"The World and Japan" Database (Project Leader: TANAKA Akihiko)
Database of Japanese Politics and International Relations
National Graduate Institute for Policy Studies (GRIPS); Institute for Advanced Studies on Asia (IASA), The University of Tokyo

[Title] Chairman's Summary, Meeting of G20 Trade Ministers

[Place] Istanbul
[Date] October 6, 2015
[Source] Ministry of Foreign Affairs of Japan
[Full text]

The third G20 Trade Ministers Meeting provided an opportunity to bring together the representatives of the G20 members and guests from Azerbaijan, the Netherlands, Kenya (the host of WTO MC10), Malaysia (2015 Chair of ASEAN), Senegal (representing NEPAD), Singapore, Spain, as well as the OECD, IMF, World Bank and the WTO.

We welcomed Turkish G20 Presidency Priorities defined as three I's, namely inclusiveness, implementation and investment for growth. We acknowledged that these priorities are important to take forward the G20 trade agenda.

We agreed that trade continues to be an important pillar of inclusive economic growth, therefore understanding and developing policies to overcome the slowdown in global trade has been an important target for the G20 countries.

We noted with concern that after the 2008 global financial crisis, global growth falls short of our expectations and trade growth remains significantly below pre-crisis levels.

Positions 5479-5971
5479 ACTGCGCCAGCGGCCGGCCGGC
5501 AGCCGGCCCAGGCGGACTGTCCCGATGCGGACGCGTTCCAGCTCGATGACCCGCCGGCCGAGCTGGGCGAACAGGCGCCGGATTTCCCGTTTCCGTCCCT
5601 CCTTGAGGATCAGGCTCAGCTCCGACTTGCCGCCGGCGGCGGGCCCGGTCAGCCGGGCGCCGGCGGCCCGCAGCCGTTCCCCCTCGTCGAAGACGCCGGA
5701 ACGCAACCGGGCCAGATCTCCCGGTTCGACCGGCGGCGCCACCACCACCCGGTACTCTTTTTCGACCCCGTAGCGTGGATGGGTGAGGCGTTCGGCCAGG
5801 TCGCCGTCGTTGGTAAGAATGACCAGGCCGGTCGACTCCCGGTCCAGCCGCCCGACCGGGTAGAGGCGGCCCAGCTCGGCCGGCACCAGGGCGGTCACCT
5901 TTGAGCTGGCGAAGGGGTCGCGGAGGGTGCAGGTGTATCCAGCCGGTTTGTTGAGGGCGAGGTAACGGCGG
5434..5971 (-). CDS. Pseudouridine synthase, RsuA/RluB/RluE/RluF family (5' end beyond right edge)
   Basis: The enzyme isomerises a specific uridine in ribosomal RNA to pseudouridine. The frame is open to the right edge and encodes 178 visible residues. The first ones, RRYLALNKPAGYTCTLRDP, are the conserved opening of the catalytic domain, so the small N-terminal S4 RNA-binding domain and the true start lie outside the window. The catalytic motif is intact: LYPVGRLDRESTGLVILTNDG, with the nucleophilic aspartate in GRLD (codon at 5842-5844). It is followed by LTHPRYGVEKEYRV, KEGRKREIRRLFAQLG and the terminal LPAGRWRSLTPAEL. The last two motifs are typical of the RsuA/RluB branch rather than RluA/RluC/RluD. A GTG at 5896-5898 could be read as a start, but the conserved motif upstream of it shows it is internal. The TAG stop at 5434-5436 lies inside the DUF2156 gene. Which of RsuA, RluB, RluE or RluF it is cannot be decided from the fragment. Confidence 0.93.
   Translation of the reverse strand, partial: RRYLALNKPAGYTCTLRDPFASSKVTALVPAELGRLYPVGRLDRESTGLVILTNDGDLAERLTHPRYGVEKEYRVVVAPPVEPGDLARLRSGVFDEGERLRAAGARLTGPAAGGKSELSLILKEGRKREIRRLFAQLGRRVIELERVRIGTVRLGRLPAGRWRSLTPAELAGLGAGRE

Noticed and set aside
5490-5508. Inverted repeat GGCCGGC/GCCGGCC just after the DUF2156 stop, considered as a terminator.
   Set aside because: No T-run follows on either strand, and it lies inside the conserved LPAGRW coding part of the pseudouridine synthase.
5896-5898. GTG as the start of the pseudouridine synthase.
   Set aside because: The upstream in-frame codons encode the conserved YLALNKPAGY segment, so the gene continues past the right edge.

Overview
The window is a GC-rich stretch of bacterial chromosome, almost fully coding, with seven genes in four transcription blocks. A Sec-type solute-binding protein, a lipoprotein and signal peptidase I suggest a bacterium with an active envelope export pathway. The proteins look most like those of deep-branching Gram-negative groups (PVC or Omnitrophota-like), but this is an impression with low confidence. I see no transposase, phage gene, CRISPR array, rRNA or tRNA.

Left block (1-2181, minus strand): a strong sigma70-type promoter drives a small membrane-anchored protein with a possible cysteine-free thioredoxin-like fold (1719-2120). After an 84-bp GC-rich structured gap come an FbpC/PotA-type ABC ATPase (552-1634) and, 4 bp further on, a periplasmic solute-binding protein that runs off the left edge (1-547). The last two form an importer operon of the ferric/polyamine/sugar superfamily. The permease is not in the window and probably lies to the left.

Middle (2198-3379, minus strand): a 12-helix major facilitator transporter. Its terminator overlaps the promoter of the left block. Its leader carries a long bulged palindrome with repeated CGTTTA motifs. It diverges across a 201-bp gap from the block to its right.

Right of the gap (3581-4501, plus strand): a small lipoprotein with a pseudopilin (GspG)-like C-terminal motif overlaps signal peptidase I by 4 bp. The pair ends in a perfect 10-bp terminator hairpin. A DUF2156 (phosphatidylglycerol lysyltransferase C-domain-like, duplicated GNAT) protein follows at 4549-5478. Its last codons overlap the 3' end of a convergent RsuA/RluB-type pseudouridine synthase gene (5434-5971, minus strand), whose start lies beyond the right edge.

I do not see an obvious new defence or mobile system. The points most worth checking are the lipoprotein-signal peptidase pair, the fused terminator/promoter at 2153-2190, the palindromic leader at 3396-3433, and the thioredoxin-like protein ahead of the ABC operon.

We acknowledged that both cyclical and structural factors are at play behind the global trade slowdown. Accordingly, we agreed to work together to develop deeper and broader policies to overcome this trend.

We reaffirmed our commitment to fully implement trade related actions determined in our Comprehensive Growth Strategies with the aim of boosting global growth by an additional 2.1% until 2018. We recognized that, if fully implemented, these actions would meet to some extent the challenges of global trade slowdown. These actions include reforms to facilitate trade by lowering costs, both at domestic and international levels, through streamlining customs procedures, reducing regulatory burdens and strengthening trade-enabling services.